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Sarath Perera Professor Sarath Perera Technical Director Australian Power Quality & Reliability Centre

From the Technical Director’s Desk

Voltage Unbalance in Distribution Networks: How much do we know?

A great deal of understanding of steady state voltage in LV and MV networks is now possessed by the Australian Power Quality and Reliability Centre (APQRC) through the Long Term National Power Quality Survey (LTNPQS). Voltage unbalance (VU) measurements are also a part of the survey. However, due to limitations of some of the instruments used at LV levels, the established method of calculating VU has been found to be wanting at some sites. At MV, the picture is somewhat better as there are more dedicated PQ monitors that can give true negative sequence VU. However, at MV, the issue of voltage transducer accuracy comes into play. For example, a metering class (class 0.3) VT, with two phases working at the two positive and negative extremities of the voltage magnitude accuracy range, can lead to a negative sequence VU level of nearly 0.2% ignoring any phase angle inaccuracies. When all system measurement inaccuracies are put together, the error will be larger. Given that we are trying to meet planning levels as low as 1.8% this is a serious concern. Therefore, on the whole, it is difficult to place much faith in reported VU levels unless greater attention to measurement practices is adopted.

Apart from dealing with measurement issues, there is also a need to establish the sources of VU. The allocation of VU following any recommended method is of little value unless we are in a position to determine the individual emissions made by an installation. At LV, there are usually only a few three phase customers and measurement for compliance is simple if there is no background VU (not the case in practice). It is well known that three phase induction motors are the load type orst affected by VU. This load also compensates for existing VU while slowly losing their operating life because of excess heat. In theory, the capital and operating costs of a compensating devices should be paid for by someone which raises the question - where does this happen in the case of induction motors? To make matters more complex, VU does not arise only due to loads, it also arises as a result of the asymmetrical system impedances. Even when an installation is perfectly balanced, VU can occur due to the balanced currents of the installation flowing through an asymmetrical supply system. In the most general case, the POE of an installation can exhibit VU which arises due to the installation itself, the asymmetrical supply line and any background VU. In this case, separation should be carried out before compliance of the installation is assessed - not a trivial task!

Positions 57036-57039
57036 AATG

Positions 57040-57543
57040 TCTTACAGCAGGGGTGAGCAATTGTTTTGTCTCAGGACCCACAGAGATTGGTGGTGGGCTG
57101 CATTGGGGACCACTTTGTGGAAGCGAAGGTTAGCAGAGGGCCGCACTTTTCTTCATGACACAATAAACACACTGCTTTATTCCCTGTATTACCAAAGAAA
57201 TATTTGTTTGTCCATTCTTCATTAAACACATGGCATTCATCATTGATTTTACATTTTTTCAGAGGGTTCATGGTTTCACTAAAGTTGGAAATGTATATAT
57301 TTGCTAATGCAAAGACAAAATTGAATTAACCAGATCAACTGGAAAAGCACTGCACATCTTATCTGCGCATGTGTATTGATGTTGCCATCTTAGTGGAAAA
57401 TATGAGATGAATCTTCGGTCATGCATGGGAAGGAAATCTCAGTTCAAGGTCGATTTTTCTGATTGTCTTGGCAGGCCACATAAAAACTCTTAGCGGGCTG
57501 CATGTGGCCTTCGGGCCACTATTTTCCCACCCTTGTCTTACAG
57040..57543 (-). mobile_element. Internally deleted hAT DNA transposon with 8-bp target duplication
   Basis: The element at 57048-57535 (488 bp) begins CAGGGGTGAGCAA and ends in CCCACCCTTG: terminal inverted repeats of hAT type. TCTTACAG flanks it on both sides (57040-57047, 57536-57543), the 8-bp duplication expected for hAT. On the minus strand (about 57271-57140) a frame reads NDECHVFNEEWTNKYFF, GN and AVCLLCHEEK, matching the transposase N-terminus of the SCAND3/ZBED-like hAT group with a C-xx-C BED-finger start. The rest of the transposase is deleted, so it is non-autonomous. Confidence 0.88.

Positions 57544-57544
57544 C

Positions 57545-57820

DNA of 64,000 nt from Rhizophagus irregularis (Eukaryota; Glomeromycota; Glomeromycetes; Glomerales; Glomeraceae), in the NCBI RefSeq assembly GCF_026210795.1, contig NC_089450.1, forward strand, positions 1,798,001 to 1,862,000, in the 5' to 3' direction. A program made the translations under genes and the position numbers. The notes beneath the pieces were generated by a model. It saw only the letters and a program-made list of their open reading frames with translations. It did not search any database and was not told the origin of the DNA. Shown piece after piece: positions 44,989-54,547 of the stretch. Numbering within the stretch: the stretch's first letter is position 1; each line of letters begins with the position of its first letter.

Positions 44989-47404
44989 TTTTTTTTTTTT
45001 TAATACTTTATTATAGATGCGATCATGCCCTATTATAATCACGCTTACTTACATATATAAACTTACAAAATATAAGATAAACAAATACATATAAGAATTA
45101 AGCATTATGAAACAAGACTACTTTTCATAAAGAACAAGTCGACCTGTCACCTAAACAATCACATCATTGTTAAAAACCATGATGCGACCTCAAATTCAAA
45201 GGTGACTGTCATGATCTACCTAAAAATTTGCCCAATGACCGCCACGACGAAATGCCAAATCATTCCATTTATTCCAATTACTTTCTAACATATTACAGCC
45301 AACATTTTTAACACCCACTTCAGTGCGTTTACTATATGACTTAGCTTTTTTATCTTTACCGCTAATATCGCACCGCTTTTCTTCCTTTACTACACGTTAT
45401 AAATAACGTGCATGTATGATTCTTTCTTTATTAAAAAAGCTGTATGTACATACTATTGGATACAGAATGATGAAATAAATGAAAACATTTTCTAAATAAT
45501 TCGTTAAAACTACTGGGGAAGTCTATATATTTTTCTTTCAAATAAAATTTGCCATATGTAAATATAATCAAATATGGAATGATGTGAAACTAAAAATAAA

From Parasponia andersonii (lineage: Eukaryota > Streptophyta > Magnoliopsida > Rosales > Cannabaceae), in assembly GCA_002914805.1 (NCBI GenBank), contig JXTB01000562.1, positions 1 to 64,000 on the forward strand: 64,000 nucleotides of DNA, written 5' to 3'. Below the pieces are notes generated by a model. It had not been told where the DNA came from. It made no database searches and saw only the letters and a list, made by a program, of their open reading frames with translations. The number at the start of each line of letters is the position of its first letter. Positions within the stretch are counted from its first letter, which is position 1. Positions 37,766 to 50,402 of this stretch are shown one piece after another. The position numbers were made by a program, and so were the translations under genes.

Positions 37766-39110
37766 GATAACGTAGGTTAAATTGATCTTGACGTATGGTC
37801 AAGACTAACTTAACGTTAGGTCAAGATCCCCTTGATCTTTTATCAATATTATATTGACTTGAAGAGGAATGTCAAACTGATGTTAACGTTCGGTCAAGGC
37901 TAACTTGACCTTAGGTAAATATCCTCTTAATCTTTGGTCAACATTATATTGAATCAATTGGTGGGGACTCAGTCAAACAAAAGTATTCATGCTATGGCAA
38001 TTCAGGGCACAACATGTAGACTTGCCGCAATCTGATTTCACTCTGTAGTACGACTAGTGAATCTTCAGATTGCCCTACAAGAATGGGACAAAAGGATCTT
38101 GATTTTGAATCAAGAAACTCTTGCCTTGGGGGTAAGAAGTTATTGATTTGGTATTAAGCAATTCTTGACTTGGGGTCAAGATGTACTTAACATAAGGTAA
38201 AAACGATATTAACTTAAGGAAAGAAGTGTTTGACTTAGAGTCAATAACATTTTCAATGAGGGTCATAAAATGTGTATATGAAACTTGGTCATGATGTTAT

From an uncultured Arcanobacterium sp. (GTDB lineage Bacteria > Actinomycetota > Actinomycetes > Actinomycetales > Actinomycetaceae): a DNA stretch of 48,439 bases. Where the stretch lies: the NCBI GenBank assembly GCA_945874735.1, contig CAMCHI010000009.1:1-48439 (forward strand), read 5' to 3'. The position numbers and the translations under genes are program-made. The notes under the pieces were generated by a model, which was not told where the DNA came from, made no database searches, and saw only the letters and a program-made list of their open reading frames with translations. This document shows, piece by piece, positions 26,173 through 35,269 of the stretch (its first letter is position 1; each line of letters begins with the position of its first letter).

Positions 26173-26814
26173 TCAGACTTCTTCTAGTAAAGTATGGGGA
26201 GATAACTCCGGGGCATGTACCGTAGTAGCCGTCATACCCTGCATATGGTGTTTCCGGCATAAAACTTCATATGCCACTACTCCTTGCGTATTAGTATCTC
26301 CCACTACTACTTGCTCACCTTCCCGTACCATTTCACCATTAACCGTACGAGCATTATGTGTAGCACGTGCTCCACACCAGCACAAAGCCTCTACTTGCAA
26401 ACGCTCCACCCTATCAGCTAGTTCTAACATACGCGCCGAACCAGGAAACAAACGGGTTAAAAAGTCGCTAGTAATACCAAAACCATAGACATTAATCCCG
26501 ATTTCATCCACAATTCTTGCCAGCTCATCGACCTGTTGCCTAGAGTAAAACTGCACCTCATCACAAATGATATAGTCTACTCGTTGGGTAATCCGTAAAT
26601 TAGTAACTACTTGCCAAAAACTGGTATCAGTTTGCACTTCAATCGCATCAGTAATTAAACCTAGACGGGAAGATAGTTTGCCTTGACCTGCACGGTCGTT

Recent research at University of Wollongong goes some distance in trying to understand the complexity of the VU problem in MV systems but these outcomes need to be applied in the field to verify the methodologies developed. There is a long way to go to deal with networks which are dynamic where real time assessment is required. In addition to this the data intensiveness of various methodologies can become a hindrance and new estimation techniques will have to be developed to deal with missing and sometimes noisy data. I invite those who are interested to communicate with the APQRC to see how we can move forward together to address many of the unresolved problems associated with VU.

APQRC Secures Further Funding from Industry

The APQRC will receive almost $1 million funding from industry sponsors over the next three years which will improve power quality and reliability to households and businesses throughout New South Wales. This funding for power engineering activities at the University of Wollongong takes the University’s relationship with industry sponsors to an historic 20 years of continuous funding – unmatched by any other university in the country.    Continued over

APQRC Services


  • Investigation and resolution of power quality (PQ) problems
  • PQ monitoring for compliance with standards and regulations including harmonic and flicker studies
  • Connection agreements
  • Harmonic and flicker allocation studies
  • Voltage sag studies
  • Interpretation of power quality standards
  • Routine PQ monitoring
  • PQ data analysis and reporting
  • General power monitoring
  • Distribution system reliability
  • Transient and small-signal stability studies
    • Wind integration studies
    • Dynamic modeling and validation of power plants

Continuing Education

  • Power quality
  • Renewable energy & distributed generation
  • Solar PV generation
  • Electrical drive systems


  • World class laboratory facilities
  • Equipment power quality immunity testing to national and international standards
  • Equipment performance testing
  • Voltage transformer frequency response testing

Featured Student

Dothinka Ranamuka
Dothinka Ranamuka
PhD Candidate


Improving Voltage Control Performance of Modern Distribution Systems using Distributed Generation

Project Summary